Now it's time to determine the hiring process and set expectations:

  1. What kind of turnaround can I expect for feedback on Resumes? (push for same day. Any more than 24 hrs is not good. Great candidates are scarce and will be snapped up).
  2. What is your process for interviewing/hiring? (telescreen/skype/face to face etc).
  3. How many interviews is standard (and with whom)?
  4. Shall I submit resumes to you?
  5. What are the best days/time of day to schedule interviews with you?
  6. Would you consider hiring over Skype (for out of state candidates- means you can broaden the Search)
  7. Confirm your Client's contact info, job title, address and email. Ask him for his Mobile number "in case I need to get hold of you in a hurry".
  8. Thank your Client for their time!

In conclusion I advise the following approach:

  • Confirm with the Client that you have a good understanding of the position and repeat back the salient points of the conversation so far.
  • Explain briefly your recruiting process - and set your Client's expectations on submission of resumes.
  • Confirm the Client's commitment to swift feedback on submissions.
  • If you are supremely confident or have a solid pipeline of candidates - ask for some time in his calendar next week to set up interviews!

Feel free to download the PDF here.

Views: 13622

Comment by Martin Ellis on April 10, 2013 at 2:53am

From a recent experience I would add one I think you've missed - "Do you have the authority to activate this assignment?". I asked the question, but got the wrong answer and it's caused some real challenges.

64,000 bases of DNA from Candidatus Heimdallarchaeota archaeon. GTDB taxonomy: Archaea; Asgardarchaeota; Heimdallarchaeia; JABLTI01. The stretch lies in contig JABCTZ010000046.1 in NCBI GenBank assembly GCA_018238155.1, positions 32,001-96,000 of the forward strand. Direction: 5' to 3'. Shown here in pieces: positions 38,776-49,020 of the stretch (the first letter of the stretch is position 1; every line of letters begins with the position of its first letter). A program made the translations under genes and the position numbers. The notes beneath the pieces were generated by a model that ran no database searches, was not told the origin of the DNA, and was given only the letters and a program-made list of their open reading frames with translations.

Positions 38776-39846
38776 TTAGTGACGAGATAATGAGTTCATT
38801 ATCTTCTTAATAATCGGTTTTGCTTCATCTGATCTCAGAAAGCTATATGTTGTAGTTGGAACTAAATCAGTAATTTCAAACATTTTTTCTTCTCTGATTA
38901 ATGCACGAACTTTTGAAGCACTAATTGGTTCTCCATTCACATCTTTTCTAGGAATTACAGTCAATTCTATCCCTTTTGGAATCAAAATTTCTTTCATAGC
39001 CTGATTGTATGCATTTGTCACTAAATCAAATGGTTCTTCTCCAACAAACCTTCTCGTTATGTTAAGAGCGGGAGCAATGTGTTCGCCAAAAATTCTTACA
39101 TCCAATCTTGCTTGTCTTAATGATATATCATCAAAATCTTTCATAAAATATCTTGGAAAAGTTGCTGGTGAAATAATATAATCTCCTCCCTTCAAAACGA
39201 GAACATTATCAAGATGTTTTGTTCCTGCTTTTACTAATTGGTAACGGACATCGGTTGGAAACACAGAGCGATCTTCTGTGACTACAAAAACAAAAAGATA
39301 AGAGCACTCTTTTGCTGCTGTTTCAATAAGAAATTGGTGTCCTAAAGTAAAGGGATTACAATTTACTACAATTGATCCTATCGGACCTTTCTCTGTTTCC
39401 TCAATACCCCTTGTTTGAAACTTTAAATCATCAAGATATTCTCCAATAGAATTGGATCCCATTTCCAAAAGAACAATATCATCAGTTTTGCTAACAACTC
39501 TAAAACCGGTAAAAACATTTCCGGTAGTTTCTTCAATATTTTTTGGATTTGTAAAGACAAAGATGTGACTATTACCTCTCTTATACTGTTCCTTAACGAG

Comment by Marcus Edwardes on April 10, 2013 at 10:57am

Good point Martin. I was sort of making that assumption already.

Comment by Theresa Hunter on April 10, 2013 at 11:14am

Would love to be on a 3 way call with a recruiting coordinator at law firm to see how you would get answers to those questions.  Would you be up for it?


Theresa Hunter

Comment by Marcus Edwardes on April 10, 2013 at 11:47am

It sounds like you are not convinced that my approach would work for you Theresa - which is fine. The point of the post was to provide some value to the community by sharing a process that has worked for me.

Comment by Theresa Hunter on April 10, 2013 at 11:54am

When I first started in this business of recruiting we had a job order form that ask all of those questions and more.  I filled the form out to get to know what the client was looking for and what the client really wanted.  I agree 150% with you on what you are saying.  I am just saying that if you can show me a way to get even 50% of those questions answered I would be tremendously grateful.  I would love to hear how you would go about doing it is all I am asking.  In my current industry "most of the time" and the key word is most you are not dealing with the hiring authority you are dealing with the recruiting coordinator.  Just as an example I am trying to get the RC to understand it is not about changing addresses it is about opportunity as to why someone would want to look at their firm and all she could say was " they are a patent attorney they should know what a patent attorney does!"  This is what I am up against.